The ability to both collect and use data in real time increasingly is driving process efficiency improvements and bolstering process optimization efforts. This is particularly true for particle characterization. The days of the off-line “snapshot” measurement and its labor-intensive methodology are drawing to a close.
Instead, fully automated, online analysis is becoming the technology of choice for the chemical industry. The benefits are numerous, including easier identification of changes in process conditions and far better product consistency.
Evolution of established particle measurement technologies is spurring much of the action, but there are some new wrinkles, too.
One well-established method is laser diffraction. For over three decades, Malvern Instruments, Malvern, U.K., has been a driving force in the development of the technology. Many of the world’s leading chemical companies rely on its Insitec analyzer during plant start-ups, shut-downs and operational changes. The Insitec can handle the multiple scattering that takes place at the high particle concentrations encountered in a process line — via a patented multiple scattering algorithm that ensures accurate particle size measurement regardless of process loading.
“We originally developed Insitec about seventeen years ago. In the face of our biggest ever challenge, the need for an intrinsically safe device for both the chemical and the pharmaceutical industries, a new Insitec was required” explains David Pugh, marketing manager for Malvern.
So the company developed a new version to keep up with evolving regulatory and other demands. The Insitec X sensor can be used in hazardous locations (e.g., ATEX Zone 20). Described by Malvern as the world’s first intrinsically safe online particle size analyzer, this real-time device can handle particle sizes ranging from 0.1–1,000 μm.
Figure 1. Plant trials using this easy-to-install unit have convinced companies to switch to online analysis. Source: Malvern Instruments.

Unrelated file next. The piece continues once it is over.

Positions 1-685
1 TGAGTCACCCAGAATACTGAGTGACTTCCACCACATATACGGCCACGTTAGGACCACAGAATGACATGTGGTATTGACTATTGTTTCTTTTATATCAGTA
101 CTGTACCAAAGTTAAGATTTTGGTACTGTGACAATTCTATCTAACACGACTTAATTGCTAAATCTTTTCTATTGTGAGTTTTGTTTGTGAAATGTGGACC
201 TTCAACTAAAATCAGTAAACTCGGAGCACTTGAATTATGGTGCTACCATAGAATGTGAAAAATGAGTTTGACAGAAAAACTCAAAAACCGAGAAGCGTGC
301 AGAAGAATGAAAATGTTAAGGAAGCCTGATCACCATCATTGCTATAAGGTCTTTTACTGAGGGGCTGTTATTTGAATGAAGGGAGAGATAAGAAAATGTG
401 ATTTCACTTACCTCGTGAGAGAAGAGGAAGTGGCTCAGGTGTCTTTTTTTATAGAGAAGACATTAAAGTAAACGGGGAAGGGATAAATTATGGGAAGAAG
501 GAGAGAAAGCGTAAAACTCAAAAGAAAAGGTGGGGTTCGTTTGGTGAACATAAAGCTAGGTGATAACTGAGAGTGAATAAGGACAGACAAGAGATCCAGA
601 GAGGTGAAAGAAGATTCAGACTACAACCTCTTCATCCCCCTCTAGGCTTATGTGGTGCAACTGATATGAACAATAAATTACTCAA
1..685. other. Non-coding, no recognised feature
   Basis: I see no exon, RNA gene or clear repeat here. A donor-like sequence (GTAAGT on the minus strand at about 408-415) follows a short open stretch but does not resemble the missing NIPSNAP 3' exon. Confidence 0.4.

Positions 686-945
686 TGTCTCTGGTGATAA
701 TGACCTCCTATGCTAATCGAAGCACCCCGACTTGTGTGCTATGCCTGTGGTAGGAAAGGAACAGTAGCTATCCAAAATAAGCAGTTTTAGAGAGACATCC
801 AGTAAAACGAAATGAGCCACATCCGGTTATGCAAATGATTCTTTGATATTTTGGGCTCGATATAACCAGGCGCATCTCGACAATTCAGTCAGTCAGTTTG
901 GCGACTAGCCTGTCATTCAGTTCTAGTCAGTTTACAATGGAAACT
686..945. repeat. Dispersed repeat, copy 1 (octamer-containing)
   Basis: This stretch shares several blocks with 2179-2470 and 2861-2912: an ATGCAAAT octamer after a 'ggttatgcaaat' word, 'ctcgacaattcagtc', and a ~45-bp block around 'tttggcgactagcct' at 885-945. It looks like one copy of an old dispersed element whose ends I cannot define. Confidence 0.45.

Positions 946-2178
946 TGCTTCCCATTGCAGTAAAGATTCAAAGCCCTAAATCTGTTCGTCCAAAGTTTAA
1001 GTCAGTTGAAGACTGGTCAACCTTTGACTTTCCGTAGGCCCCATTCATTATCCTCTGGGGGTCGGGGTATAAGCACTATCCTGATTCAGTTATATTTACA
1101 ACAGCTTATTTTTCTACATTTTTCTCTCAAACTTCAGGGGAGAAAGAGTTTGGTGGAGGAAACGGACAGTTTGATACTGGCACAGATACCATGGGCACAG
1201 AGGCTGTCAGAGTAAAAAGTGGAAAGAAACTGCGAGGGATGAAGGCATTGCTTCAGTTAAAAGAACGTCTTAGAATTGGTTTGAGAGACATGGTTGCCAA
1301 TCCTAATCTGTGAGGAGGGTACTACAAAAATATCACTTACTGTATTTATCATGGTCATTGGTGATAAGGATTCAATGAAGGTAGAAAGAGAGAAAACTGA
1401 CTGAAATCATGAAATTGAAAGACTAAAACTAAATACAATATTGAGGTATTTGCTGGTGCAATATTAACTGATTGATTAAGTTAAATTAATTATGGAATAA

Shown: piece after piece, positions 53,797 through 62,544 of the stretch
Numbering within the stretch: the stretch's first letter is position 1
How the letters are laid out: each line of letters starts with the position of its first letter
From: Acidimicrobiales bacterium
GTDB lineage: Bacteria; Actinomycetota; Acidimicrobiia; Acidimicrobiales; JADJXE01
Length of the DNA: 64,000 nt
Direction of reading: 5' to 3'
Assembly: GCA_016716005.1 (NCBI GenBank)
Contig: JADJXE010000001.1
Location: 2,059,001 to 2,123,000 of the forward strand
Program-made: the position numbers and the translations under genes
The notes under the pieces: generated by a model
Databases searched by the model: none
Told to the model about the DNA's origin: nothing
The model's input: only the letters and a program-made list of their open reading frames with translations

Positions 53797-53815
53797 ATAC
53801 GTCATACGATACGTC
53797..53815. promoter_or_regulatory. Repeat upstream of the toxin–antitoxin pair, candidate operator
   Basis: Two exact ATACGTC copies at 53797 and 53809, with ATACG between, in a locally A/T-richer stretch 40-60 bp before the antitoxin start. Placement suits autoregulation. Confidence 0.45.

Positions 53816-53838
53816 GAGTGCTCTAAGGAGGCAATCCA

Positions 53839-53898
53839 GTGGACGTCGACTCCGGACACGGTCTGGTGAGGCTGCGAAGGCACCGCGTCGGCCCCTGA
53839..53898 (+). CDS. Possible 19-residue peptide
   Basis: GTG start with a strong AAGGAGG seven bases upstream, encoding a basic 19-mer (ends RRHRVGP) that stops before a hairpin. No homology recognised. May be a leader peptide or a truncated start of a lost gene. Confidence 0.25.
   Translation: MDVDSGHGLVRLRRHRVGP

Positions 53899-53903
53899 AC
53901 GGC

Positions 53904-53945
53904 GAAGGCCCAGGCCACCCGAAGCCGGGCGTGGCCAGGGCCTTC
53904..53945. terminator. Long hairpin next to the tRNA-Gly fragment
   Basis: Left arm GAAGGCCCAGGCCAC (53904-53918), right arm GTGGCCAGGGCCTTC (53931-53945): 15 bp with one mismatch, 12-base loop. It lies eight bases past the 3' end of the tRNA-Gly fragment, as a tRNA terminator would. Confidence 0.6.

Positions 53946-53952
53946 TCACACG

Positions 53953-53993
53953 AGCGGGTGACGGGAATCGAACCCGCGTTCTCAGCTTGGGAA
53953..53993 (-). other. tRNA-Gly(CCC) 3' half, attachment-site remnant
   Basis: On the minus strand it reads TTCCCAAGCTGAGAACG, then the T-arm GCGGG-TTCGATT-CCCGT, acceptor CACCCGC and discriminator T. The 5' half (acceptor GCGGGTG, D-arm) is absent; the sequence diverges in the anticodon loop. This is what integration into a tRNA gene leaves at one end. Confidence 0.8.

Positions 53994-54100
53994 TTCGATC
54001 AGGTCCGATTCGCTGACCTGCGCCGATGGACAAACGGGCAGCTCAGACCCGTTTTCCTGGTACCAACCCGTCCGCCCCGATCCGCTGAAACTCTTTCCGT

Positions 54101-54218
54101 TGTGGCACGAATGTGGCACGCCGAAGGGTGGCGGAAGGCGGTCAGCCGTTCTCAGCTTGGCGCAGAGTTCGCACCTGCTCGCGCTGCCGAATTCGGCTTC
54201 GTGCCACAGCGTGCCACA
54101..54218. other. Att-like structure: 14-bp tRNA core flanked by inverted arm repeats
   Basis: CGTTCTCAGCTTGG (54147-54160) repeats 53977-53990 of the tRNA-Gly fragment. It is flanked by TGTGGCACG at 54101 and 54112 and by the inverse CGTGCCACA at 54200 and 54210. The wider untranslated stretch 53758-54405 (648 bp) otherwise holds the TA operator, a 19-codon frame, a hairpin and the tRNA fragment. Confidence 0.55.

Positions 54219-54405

However, a new consulting service that provides a five-day plant trial of the Insitec Voyager model (Figure 1) is generating even more interest. This mobile analyzer connects to the process when and where real-time measurements are needed. It suits dry processes with particles in the 1–1,000 μm range. Installation usually takes only a few hours. So, the bulk of the trial time is spent generating particle size data, allowing the plant to thoroughly explore the potential for improved control and to properly quantify the benefits.
“The consultancy is a low cost way of ‘seeing is believing,’” says Pugh. “In general, customers report payback times of around six months, but this approach delivers process-specific information. A trial also gives the user confidence that the technology will deliver the projected benefits.” More than 85% of potential customers, including several of the largest chemical companies, who have used the consultancy service have now switched to online analysis.
The burgeoning interest in online particle analysis also is spurring increased demand for training. “Fully trained customers get the most out of their instruments, which is what we want. However, we are seeing a high turnover in jobs and so today you often only get one specialist in charge of an instrument. Ideally we would like to see more than this,” notes Pugh.
Meanwhile, Quantachrome Instruments, Boyton Beach, Fla., points to changing markets for much of its growth. “Essentially we are in the business of surface-area and pore-size measurement. It’s still a traditional business, so we are selling a lot to the petroleum and petrochemical industries — for use right from exploration through to catalysts and feedstocks. However, there has been a big resurgence in the last few years, driven by China and increasing demand generally,” says Martin A Thomas, Quantachrome Instruments’ director of business development.